Non-starch polysaccharide solubility

Highly fermentable sources of sNSP are thought to undergo virtually complete fermentation in the large intestine unlike iNSP which tend to be less fermentable22. If the detrimental effect of sNSP feeding can be attributed to an increase in digesta viscosity, then sNSP sources that do not lead to increased digesta viscosity may be more suitable for weaner diets than iNSP sources due to their greater fermentability. The increased fermentability of sNSP may accelerate physiological and structural development of the GIT23, particularly the proximal large intestine, without compromising pig growth and potentially reduce the incidence and severity of PWC.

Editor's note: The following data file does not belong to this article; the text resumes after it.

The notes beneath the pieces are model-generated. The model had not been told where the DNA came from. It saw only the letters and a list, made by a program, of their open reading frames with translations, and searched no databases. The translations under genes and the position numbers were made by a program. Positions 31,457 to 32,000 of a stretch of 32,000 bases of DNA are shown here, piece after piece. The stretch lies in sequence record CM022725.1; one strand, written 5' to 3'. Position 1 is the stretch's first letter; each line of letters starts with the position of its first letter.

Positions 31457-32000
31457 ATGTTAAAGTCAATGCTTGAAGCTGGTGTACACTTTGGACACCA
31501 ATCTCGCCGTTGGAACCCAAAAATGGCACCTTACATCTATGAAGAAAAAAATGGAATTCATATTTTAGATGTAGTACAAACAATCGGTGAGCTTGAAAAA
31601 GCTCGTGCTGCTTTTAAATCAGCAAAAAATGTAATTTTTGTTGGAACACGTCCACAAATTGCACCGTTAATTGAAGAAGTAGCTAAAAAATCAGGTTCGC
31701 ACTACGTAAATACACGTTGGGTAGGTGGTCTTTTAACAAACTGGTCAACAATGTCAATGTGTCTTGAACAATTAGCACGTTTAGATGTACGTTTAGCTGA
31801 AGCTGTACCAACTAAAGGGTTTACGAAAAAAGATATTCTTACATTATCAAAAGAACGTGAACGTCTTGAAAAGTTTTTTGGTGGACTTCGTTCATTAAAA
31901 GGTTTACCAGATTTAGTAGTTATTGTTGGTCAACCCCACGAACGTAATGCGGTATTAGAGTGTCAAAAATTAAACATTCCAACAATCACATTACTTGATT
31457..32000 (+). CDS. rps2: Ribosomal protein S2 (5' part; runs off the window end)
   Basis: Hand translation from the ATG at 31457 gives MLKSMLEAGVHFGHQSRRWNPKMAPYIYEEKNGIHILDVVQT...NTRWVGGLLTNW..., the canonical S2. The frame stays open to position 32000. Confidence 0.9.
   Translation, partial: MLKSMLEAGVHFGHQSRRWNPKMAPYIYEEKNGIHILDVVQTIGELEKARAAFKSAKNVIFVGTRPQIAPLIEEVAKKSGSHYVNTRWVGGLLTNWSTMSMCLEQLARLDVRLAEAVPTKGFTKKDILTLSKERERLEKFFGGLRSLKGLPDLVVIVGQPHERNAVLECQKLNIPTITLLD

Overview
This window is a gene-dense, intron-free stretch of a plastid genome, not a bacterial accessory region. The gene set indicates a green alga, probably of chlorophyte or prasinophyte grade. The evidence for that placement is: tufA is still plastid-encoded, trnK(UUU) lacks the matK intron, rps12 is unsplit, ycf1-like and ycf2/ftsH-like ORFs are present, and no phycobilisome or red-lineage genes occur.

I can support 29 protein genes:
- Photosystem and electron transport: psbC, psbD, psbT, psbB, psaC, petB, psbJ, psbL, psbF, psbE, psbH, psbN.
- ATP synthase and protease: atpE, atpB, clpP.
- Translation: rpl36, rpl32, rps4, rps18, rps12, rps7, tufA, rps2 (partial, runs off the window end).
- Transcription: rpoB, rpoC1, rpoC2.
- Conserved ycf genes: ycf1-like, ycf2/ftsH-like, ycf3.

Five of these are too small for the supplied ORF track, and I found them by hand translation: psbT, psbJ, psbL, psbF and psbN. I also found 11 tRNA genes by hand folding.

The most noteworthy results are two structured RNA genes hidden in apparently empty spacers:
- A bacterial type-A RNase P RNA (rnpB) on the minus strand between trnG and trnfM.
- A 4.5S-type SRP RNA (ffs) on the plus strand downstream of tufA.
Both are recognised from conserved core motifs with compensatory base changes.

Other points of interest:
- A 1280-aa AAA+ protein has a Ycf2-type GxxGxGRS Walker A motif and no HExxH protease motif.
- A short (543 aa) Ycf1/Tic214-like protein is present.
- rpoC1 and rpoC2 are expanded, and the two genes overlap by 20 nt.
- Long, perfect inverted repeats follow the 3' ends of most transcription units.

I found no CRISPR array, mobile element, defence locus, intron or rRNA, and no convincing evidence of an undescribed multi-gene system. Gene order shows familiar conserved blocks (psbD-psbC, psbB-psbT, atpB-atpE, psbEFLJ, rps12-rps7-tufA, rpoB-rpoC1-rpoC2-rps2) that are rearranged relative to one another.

The inclusion of inulin, a blend of fructose units connected by ββ (2–1) links24, in the diet did not lead to increased digesta viscosity with no significant difference found in either ileal and caecal digesta viscosity of pigs fed sNSP or iNSP diets. These results support the view of Schneeman25 who suggests that there is no effect of inulin on the digesta viscosity. A mean ileal digesta viscosity of 1·60 and 1·52 log cP for pigs fed the iNSP and sNSP diets respectively was obtained on day 14, which is comparable with low-viscosity diets used elsewhere9, 21. Pigs offered the sNSP diets had significantly lower FS and CS than pigs fed the iNSP diets in agreement with the results of Wellock et al. 26. There was no effect of NSP solubility on faecal ETEC excretion, with infected pigs on both sNSP and iNSP diets shedding similar numbers of ETEC post-infection. This observation contradicts earlier studies suggesting that sNSP facilitate the proliferation of ETEC in the small intestine3, 4, but supports the view that the observed ETEC proliferation resulted from an increase in digesta viscosity and not sNSP per se.